Why Barclays PLC’s Exciting Investment Plans Should Thrust Earnings Skywards

Today I am looking at why I believe Barclays’ (LSE: BARC) (NYSE: BCS.US) heavy investment in technology should underpin spectacular long-term growth.

Rise of the machines

Still haunted by the consequences of the 2008/2009 banking crisis, Barclays is embarking on a massive cost-cutting initiative to bolster its capital base and create a more streamlined operation. Entitled Transform, the scheme is designed to slash operating expenses to £16.8bn by 2015 by culling thousands of jobs across the business and initiating a host of branch closures.

Barclays is instead focusing on automation to drive growth, and has said that “adopting innovative technology and automated processing” is barclayskey to boosting its profile on the UK high street. And the bank is investing heavily to adapt to changing consumer habits and the explosion in online activity.

The company recently launched its PingIt service — which allows mobile payments to be sent or received using just a phone number — while other measures across the business include expanding the product range and flexibility of its BARX electronic trading platform. And the bank has plenty of other initiatives under its sleeve set for launch across the business.

As well, Barclays has targeted the emerging markets of Africa as a major driver of earnings expansion. Most notably the firm announced plans in late 2012 to merge its operations on the continent with top South African bank Absa, for £1.3bn. The move saw the UK-listed firm raise its stake in the firm to 62.3% from 55.5%, giving Barclays access to more than 14m customers across 10 countries under the newly-branded Barclays Africa Group.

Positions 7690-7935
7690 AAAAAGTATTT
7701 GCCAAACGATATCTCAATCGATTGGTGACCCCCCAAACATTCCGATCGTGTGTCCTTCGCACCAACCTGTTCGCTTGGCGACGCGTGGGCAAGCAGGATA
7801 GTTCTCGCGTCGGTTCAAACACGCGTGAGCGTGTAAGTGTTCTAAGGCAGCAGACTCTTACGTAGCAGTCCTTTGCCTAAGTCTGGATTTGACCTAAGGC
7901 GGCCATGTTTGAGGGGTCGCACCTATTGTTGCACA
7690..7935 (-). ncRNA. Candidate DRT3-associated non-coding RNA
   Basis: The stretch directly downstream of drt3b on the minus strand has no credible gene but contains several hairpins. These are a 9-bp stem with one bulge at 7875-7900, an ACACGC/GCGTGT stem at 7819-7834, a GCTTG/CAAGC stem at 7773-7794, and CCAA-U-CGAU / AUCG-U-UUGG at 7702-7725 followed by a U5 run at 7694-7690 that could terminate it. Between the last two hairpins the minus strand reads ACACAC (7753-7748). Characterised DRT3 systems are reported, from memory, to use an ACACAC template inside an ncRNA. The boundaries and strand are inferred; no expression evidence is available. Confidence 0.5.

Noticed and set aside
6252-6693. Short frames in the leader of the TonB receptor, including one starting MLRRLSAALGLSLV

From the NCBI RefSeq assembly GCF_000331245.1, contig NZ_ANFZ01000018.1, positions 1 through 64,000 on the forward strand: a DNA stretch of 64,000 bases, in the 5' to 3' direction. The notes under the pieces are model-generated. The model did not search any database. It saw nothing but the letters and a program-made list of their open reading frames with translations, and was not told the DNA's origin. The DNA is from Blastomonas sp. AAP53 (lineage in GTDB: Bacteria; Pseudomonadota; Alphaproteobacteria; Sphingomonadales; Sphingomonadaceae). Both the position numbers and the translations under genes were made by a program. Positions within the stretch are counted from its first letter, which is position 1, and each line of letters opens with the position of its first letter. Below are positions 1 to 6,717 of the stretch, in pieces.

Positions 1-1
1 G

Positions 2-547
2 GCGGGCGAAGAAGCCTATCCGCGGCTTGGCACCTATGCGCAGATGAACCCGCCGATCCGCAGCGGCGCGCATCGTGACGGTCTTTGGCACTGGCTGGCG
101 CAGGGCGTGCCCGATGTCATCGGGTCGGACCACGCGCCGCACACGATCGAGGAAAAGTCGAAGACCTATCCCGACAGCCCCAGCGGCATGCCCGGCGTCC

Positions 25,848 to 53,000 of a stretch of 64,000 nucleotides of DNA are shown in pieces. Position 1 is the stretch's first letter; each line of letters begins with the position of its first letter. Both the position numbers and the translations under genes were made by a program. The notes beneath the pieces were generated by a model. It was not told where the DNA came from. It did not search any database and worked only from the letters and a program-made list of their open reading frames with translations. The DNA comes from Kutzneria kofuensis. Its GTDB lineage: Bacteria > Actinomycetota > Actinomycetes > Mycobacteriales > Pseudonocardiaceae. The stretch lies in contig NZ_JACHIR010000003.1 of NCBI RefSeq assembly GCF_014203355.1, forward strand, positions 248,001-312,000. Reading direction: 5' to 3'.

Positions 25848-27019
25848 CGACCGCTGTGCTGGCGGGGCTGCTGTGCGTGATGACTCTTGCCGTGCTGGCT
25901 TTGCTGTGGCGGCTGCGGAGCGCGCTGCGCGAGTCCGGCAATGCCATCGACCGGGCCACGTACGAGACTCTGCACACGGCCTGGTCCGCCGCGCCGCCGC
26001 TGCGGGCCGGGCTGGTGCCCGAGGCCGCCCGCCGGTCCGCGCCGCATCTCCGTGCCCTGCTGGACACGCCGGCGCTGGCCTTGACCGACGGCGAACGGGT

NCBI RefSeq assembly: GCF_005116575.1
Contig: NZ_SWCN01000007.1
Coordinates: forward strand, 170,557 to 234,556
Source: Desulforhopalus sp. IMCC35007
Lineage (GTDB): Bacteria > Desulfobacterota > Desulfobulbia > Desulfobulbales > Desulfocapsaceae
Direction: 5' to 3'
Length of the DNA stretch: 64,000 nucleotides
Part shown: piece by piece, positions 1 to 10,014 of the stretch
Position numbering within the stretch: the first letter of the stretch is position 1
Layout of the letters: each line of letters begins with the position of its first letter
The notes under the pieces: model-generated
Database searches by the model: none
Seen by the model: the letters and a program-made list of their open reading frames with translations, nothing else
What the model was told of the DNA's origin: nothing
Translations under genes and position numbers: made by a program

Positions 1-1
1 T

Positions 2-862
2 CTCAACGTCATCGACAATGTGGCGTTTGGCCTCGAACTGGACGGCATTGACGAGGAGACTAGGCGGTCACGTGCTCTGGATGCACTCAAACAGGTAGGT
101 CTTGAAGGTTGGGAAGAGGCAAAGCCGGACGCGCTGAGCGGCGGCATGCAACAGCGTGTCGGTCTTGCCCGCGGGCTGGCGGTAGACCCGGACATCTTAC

Barclays has been less busy on the M&A front over the past year, but the company has not been shy in flashing the cash to latch onto major growth areas on the continent. Indeed, the company rolled out its Absa Pebble technology which allows point-of-sale payments to be taken by mobile phone. Millions of African customers still do not own bank accounts, so this technology — which Barclays plans to roll out across other markets — could represent a massive game changer.

Earnings explosion on the cards

City analysts expect Barclays’ restructuring plan to thrust earnings higher from this year onwards, with growth to the tune of 67% for 2014 expected to be followed with a further 22% advance next year.

Such projections leave the bank dealing on P/E multiples of 8.3 and 6.8 for 2014 and 2015 respectively, obliterating a forward average of 15.9 for complete banking sector. On top of this, price to earnings to growth (PEG) readouts of 0.1 and 0.3 for these years — well below the bargain benchmark of 1 — illustrates Barclays’ terrific growth prospects relative to current prices.

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Royston does not own shares in Barclays.